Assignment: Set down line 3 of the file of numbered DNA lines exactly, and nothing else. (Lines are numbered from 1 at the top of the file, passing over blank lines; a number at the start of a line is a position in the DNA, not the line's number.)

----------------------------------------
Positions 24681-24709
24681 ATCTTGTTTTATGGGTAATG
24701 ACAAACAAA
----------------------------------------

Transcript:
24701 ACAAACAAA